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The pangs of disprized love, the law's delay,

This line is more interesting for its rhetorical devices than its metrical pattern. Like the line prior, there is a mid-line caesura that creates an internal parallel structure. Note the play of consonance in juxtaposing disprized love and law's delay, as well as the light "s" sounds that punctuate several points within the line.

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The insolence of office and the spurns

The fourth foot could scan as an iamb rather than a pyrrhic, but that's quibbling. This line produces heavy consonance with the words insolence (rudeness, impudence; from the Latin insolens, meaning "immoderate" or "overbearing") office (public officials), and spurns (insults). Incidentally, this in a nutshell is why Shakespeare still works for us four centuries later: the gripe of the public against those who hold public office is both universal and eternal.

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That patient merit of the unworthy takes,

There are quite a few things going on here. First, scansion reveals as many as four unstressed syllables in a row, which is unusual. The line itself is 11 syllables; as scanned above, the line can be described as iamb/iamb/pyrrhic/anapest/iamb. Scanning "of" as stressed (however slightly) turns that interpretation into iamb/iamb/iamb/anapest/iamb instead. Grammatically, this line is an object-subject-verb inversion with the direct object ("spurns") on the previous line, which makes it all a bit dicier to parse. Patient in this context is defined as "bearing evils with calmness and fortitude," while merit denotes "worthiness" and takes is used as "receives." Literally, the clause would translate to something like "the insults that worthy fortitude receives from the unworthy."

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When he himself might his quietus make

Now that Hamlet is done listing all those "whips and scorns of time," he's getting to the heart of his proposition. Who would suffer all this when there's another choice? Here's a bit of trivia: Shakespeare uses quietus only twice in all his works (the other occurrence is in Sonnet 126) It comes originally from Medieval Latin, meaning "at rest." In Middle English, it took on the denotation "discharge of obligation" and here denotes "release, or settlement of account." It is Shakespeare's poetic license in this speech that produces the contemporary meaning of "a release from life." That being said, it is the older interpretation of "quietus" that leads some scholars to argue that the whole point of this soliloquy is Hamlet talking about "settling his debt" with Claudius. It's the sort of thing that leads to academic "flame wars," so there's something to be said for the entertainment value.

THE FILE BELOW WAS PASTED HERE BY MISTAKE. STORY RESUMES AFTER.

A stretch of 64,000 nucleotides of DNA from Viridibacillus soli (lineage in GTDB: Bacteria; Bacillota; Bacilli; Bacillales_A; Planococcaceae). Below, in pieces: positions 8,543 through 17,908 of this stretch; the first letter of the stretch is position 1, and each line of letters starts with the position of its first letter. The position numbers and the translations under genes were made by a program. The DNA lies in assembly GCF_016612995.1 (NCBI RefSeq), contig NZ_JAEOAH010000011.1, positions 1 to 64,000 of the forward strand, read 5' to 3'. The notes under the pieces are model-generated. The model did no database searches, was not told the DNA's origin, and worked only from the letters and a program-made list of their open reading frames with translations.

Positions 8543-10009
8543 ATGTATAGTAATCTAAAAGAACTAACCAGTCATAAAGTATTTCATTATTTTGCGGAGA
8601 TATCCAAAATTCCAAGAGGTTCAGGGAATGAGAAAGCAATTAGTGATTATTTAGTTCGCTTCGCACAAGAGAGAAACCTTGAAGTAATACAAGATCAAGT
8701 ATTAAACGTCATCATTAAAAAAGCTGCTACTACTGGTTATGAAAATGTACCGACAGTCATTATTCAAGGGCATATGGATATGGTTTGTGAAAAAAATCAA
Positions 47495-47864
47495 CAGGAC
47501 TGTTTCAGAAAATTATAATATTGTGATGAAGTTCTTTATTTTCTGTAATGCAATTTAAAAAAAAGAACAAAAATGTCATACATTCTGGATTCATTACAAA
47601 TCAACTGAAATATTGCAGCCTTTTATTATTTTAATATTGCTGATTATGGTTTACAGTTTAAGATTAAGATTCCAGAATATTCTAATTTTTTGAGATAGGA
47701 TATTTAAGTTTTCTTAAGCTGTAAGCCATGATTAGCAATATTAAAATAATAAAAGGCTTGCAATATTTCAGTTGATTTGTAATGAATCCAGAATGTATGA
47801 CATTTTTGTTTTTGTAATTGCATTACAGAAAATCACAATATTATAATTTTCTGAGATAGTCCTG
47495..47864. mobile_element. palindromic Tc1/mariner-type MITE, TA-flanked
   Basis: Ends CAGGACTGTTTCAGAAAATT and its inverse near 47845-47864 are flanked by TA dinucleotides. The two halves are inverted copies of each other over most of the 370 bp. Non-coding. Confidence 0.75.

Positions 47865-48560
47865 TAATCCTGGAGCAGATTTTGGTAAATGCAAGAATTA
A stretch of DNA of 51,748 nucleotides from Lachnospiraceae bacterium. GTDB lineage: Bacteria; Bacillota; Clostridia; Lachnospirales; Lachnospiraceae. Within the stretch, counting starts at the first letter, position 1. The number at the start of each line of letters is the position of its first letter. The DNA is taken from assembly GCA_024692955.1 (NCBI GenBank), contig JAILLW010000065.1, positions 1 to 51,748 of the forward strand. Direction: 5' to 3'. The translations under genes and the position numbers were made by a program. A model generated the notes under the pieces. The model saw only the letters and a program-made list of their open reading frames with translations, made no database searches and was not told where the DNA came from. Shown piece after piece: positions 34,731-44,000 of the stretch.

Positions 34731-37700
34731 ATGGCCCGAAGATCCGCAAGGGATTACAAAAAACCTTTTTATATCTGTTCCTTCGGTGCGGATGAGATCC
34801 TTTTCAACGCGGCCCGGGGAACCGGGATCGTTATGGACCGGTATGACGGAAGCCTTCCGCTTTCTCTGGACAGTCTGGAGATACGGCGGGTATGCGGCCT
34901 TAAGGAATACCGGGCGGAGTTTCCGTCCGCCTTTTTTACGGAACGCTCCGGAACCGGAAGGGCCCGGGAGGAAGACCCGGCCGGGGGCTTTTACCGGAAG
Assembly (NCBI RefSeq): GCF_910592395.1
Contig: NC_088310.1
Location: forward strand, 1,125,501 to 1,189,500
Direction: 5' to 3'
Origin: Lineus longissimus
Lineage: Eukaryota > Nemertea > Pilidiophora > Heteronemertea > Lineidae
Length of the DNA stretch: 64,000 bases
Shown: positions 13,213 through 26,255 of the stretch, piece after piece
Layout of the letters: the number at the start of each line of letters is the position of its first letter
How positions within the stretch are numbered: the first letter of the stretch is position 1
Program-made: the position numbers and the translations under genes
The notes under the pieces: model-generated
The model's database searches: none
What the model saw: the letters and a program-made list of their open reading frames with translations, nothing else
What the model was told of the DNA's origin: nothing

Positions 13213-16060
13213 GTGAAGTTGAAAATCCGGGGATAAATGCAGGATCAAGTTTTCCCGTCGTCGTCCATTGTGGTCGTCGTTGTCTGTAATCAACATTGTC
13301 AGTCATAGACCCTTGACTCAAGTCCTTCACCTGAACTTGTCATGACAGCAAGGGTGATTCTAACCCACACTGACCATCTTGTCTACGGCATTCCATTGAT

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With a bare bodkin? who would fardels bear,

Bare bodkin is the salient point (no pun intended) of this line, so it gets the stresses. This creates a pyrrhic/spondee/iamb/iamb/iamb rhythm. Bodkin at the time meant a sharp instrument, much like an awl, used for punching holes in leather. In this context, it suggests a dagger or stiletto (think of the phrase as resembling "bare blade"). The word derives from the Middle English "boidekin." Hamlet is basically asking who wants to suffer life when you could end your troubles with a dagger. After the initial question, Hamlet continues by asking who would bear fardels (pack, burden; from Middle English via Middle French, likely originally from the Arabic fardah).

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To grunt and sweat under a weary life,

There is little noteworthy revealed in the scansion; the stresses fall on the words you would expect to hear stressed. Samuel Johnson preferred "groan and sweat" in his 1765 edition of the works, annotating, "All the old copies have, 'to grunt and sweat'. It is undoubtedly the true reading, but can scarcely be borne by modern ears." Weary here means "tiresome."

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But that the dread of something after death,

This plain blank verse clause refers back to the fardel-bearing "who" of two lines prior. Dread (Middle English = dreden, from the Old English adrædan meaning "to advise against") is used in its primary meaning of "fear," although its archaic meaning of "awe or reverence" could be in play as well. Primarily, however, the point is that fear of the unknown is possibly the only thing keeping man from killing himself to end his troubles.

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The undiscover'd country from whose bourn

With regard to meter, the only real question here is whether to stress from, whose, both, or neither. The undiscover'd country is a poetic reference to death; bourn denotes "limit, confine, or boundary." Bourn derives either from the Old English burna meaning "stream or brook" (via Old High German brunno, meaning "spring of water") or, alternately, from the French bourne (via Old French bodne, meaning "boundary or marker"), depending upon which etymologist you want to believe. With England having been prominently invaded by both Germanic and French speakers, either influence (or both) could be at work.